I arrived in San Diego on 17 January for a three-day trip to meet with colleagues, learn about the various development projects in the Southern California market, and attend an ICSC local event in San Diego. To get here required a tense observation of the ice storm at home in Lincoln, NE. A storm that made travel nearly impossible for about 36 hours. But, an eight hour warming period provided a sliver of opportunity to catch my flight to the City with Sol (i.e., "Sun").
And the sun gave me a warm greeting. The first stop on my three-day visit was to Blue Water Seafood Market and Grill for lunch. I visit a lot of cities throughout the year on assignment with clients. One way for me to understand a marketplace is by immersing myself in the place itself. A baptism of sorts in the local folk-ways; or patterns of life. That deep-dive necessarily includes the local culinary scene. But, I digress.
Here are some briefly-worded field notes from this trip. Hopefully this is useful to colleagues involved in San Diego's growth and development. Plus those who are considering San Diego's opportunities. Please feel free to share your comments.
Downtown: East Village
East Village is a neighborhood in downtown San Diego. Generally bounded by I-5 to the east and north; 6th Avenue to the west; and Imperial Avenue to the south (see map in the gallery). This area has grown from 2,415 households in 2000 to an estimated 8,029 in 2017 (Claritas). That growth is visible in the crains hoisting steel beams for new high-rise residential buildings.
EV Lofts is one analog of this growth (see picture in the gallery). Built in 2015, this 208-unit property reached equilibrium occupancy of 95% within one year (CoStar). It also has as retail tenants Beshock Ramen restaurant and sake bar, Evolution Pizza and Elite Health on the ground-floor.
Likewise, the 264-unit 13th & Market achieved equilibrium occupancy within one year, and has 20,000 sf of street-level retail that includes Caffe Primo, Doozydog Club, Massage Envy Spa, Rooster's Men's Grooming Center, and Man Cleaners.
There are either planned or under construction approximately 4,089 new units and 65,000 sf of new retail tenant space that will come onto the market between 2017 and 2019 (CoStar).
Notable expansions and new development in the San Diego suburban area:
- Westfield University Town Center is a beautiful open-air center along I-5 that is anchored by Nordstrom, Macy's and Sears. The center has several click-to-bricks retailers such as a Amazon Books (next to the Tesla retail store), Athleta, Bonobos, and Warby Parker. Crate & Barrel, Pirch, and Restoration Hardware are part of strong co-tenancy mix with other specialty retail stores, dining options and ArcLight Cinemas. UTC is currently undergoing an expansion of 251,000 SF of 90 or so new-to-market luxury retail stores and restaurants. Delivery is scheduled for October 2017.
- Donahue Schriber's Del Mar Highlands Town Center is a 296,000 SF power center in the affluent Carmel Valley trade area. Anchor retailers include Ralph's Fresh Fare and Cinepolis Luxury Cinemas, among others. It recently announced new tenants that include Pokewan, Pappalecco, and Medocino Farms.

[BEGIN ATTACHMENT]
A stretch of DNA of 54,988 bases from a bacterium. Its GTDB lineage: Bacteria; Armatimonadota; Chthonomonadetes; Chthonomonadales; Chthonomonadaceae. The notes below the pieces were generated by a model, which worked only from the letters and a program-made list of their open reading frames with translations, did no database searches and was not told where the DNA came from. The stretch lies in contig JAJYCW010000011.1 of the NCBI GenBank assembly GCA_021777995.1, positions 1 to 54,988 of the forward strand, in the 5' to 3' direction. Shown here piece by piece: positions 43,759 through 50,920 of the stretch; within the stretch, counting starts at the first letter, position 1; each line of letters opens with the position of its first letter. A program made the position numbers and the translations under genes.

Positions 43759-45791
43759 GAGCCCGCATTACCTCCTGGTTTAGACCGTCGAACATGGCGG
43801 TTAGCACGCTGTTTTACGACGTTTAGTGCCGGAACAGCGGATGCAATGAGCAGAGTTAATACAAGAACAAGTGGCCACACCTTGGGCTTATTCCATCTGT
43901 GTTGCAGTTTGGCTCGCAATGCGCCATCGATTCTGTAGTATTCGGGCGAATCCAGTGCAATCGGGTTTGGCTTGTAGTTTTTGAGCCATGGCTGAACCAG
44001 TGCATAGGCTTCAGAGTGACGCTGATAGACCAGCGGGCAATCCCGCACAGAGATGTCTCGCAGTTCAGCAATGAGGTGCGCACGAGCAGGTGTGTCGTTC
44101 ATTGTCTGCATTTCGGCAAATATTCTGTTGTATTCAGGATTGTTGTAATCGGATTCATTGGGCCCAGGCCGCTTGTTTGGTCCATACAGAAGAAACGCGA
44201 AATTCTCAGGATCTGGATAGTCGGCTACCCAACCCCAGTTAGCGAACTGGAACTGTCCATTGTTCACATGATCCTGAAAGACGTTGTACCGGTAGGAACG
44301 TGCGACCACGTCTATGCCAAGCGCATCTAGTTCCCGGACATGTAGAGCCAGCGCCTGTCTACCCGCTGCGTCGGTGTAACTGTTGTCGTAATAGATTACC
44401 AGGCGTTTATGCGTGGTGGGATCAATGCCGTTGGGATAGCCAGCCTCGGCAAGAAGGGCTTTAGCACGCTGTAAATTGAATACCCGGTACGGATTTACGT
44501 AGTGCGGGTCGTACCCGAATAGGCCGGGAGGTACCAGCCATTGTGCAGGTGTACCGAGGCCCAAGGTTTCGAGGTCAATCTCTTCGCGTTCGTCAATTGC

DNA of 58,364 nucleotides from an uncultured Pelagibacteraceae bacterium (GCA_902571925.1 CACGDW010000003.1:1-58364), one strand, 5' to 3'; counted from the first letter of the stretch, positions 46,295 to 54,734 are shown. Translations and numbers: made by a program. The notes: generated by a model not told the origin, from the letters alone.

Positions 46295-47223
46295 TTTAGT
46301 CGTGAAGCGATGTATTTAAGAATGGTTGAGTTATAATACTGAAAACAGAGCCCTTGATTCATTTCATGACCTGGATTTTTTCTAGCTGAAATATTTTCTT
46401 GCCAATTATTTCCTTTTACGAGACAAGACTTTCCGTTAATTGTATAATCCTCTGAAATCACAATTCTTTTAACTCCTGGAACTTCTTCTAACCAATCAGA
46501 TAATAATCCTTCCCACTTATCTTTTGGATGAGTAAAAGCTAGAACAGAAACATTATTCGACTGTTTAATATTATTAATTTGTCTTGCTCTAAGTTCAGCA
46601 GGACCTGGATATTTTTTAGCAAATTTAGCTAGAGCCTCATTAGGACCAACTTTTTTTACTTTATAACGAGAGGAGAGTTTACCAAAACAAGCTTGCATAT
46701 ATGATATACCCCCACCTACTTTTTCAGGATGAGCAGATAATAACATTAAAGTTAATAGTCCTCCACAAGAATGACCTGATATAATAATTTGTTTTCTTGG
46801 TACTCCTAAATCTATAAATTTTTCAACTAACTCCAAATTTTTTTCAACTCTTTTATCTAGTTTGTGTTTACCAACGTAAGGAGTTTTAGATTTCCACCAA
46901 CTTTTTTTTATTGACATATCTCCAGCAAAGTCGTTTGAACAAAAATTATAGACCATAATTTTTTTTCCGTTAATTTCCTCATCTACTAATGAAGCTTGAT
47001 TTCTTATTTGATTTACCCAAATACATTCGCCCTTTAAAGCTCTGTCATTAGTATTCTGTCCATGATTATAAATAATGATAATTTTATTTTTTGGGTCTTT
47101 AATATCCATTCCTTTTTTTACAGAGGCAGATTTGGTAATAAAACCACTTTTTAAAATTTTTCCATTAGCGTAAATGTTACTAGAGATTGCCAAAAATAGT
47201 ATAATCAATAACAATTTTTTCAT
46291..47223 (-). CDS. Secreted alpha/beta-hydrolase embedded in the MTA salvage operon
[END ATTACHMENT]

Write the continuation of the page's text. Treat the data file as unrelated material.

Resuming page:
- Kilroy Realty's OnePaseo recently broke ground after an extensive community engagement process that spanned several years. This retail and mixed-use development is opposite the Del Mar Highlands Town Center, along Del Mar Heights Road. Plans for this site include 608 apartment units, 95,000 SF of retail, and 280,000 SF of office.
General characteristics of the retail, apartments and hotel market help to place in context the local economics.
Overall, the San Diego retail market is quite strong:
- Retail vacancy rate stands at 3.8% as of year-end 2016 (CoStar)
- Net absorption was positive 1.8 million SF for year-end 2016 (CoStar)
- A total of 15 retail buildings with 93,250 SF of space were delivered with 655,708 SF still under construction at year-end 2016 (CoStar)
- Of the 655,708 SF of inventory under construction, 91.4% has been pre-leased at year-end 2016 (CoStar)
Likewise with the San Diego apartment market. Here are a few key 5-year averages (CoStar):
- Apartment vacancy rate: 4.3%
- 12-month net absorption units: 2,767
- 12-month deliveries: 2,737
- Concessions: 0.5%
- Cap rate: 5.4%
And the San Diego hotel market is strong, too. According to 2016 data from San Diego County Tourism, there were 34.3 million visitors to San Diego. More than 17.2 million stayed overnight; and more than 17.1 million were day visitors. Key hotel metrics:
- Regional hotel occupancy remained at 76%
- Downtown San Diego hotel occupancy was 80%
- Average daily rates for the region: $158
- RevPAR for the region: $120
- 1,081 total hotel rooms are planned for downtown San Diego
- A 6.5% supply increase is estimated to offset a 6% rise in demand
Beyond the 266 days of sun (or maybe because of it) San Diego is an impressive market. What I learned both in my one-on-one conversations and at the ICSC San Diego event is that there is no Icarus in the market. While new downtown buildings reach high toward the sun, development generally appears to be along a carefully engineered arc that extends to the suburbs.
But I also had a lesson on time-space travel that caused me to think more about the implications for urban development. This came about while driving an average 25 mph for 15 miles in traffic congestion caused by both the time of day and a deluge of rain. This car-centric lifestyle presents an opportunity that I believe is captured by the projects in the East Village area of downtown San Diego (e.g., Makers Quarter) and in Kilroy's One Paseo along Del Mar Heights. Specifically, a closer integration of work, home, life and lifestyle.